Confederate States of America
The Confederate States of America (CSA), commonly referred to as the Confederate States (CS) or the Confederacy, was a government set up in 1861 by seven slave states (i.e. states which permitted slavery) of the Lower South that had declared their secession from the United States following the November 1860 election of Abraham Lincoln. Those seven states created a "confederacy" in February 1861 before Lincoln took office in March. After war began in April, four states of the Upper South also declared their secession and were admitted to the Confederacy. The Confederacy later accepted two additional states as members (Missouri and Kentucky) although neither officially declared secession nor were ever controlled by Confederate forces.
The United States (the Union) government rejected secession and considered the Confederacy illegal. The American Civil War began with the 1861 Confederate attack upon Fort Sumter, a fort in the harbor of Charleston, South Carolina. By 1865, after very heavy fighting, largely on Confederate territory, CSA forces were defeated and the Confederacy collapsed. No foreign state officially recognized the Confederacy as an independent country, but Britain and France granted belligerent status.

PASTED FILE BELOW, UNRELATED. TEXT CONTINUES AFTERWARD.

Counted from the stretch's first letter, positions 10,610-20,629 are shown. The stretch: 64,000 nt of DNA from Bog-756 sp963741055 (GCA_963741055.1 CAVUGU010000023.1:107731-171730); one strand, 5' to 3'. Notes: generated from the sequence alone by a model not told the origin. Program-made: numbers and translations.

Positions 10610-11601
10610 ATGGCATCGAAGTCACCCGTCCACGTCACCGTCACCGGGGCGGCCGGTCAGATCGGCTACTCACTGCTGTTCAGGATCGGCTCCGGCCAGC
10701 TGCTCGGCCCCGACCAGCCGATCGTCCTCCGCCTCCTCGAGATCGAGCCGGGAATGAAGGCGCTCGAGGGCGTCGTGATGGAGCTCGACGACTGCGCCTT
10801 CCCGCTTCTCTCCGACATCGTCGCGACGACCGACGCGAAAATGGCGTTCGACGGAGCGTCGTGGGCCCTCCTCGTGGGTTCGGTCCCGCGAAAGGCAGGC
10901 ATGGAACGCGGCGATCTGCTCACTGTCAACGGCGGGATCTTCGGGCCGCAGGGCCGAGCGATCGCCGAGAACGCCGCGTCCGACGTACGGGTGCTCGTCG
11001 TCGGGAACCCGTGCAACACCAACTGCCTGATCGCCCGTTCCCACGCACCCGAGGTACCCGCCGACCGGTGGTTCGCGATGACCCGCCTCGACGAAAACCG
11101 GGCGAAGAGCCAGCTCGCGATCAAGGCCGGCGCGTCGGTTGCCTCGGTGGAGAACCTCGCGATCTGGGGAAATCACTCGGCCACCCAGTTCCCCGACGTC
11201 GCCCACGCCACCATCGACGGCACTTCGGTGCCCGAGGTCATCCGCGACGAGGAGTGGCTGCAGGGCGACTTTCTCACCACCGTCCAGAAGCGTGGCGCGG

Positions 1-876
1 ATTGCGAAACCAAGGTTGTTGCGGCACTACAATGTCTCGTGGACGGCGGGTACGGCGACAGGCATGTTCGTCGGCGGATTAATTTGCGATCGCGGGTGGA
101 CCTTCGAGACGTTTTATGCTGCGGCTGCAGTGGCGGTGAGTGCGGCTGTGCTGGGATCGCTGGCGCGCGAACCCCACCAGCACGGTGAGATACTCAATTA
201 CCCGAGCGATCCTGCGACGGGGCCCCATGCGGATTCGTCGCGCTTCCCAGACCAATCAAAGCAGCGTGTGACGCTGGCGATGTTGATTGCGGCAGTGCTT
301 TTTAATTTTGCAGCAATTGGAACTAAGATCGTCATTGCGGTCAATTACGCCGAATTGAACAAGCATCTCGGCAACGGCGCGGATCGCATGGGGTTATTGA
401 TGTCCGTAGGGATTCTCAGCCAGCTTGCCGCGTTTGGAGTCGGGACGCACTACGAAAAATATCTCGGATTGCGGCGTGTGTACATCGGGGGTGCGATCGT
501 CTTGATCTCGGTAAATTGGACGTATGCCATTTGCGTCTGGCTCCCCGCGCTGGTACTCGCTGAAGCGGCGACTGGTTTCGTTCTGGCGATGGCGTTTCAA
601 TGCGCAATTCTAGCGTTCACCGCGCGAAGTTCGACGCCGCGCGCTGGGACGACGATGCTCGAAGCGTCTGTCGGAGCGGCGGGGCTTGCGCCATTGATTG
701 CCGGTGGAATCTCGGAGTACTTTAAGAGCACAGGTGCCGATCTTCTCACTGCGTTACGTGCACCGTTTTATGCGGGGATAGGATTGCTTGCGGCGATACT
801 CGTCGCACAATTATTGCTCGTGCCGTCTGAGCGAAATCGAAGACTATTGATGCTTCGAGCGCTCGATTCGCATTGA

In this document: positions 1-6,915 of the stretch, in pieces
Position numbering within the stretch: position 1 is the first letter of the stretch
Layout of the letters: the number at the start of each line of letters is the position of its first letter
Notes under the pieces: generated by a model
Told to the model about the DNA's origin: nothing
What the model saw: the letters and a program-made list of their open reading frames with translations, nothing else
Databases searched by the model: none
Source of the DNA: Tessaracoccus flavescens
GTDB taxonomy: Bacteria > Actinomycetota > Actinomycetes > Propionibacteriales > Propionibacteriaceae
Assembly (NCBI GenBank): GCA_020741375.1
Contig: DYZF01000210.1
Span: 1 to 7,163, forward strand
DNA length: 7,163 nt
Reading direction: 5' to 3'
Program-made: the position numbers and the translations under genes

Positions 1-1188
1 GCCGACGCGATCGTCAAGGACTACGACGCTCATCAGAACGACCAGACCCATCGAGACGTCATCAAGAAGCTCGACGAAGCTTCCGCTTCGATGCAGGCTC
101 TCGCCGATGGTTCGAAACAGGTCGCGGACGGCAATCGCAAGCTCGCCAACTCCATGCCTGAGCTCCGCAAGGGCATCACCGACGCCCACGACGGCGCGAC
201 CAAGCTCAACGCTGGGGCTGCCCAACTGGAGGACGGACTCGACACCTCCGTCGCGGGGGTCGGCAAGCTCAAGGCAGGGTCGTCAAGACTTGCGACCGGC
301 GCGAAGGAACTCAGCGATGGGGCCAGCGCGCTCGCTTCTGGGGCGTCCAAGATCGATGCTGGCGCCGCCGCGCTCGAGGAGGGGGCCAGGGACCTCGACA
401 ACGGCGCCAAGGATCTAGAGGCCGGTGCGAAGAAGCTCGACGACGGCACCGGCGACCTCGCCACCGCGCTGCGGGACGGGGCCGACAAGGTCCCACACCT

Confederate States Administration and Cabinet
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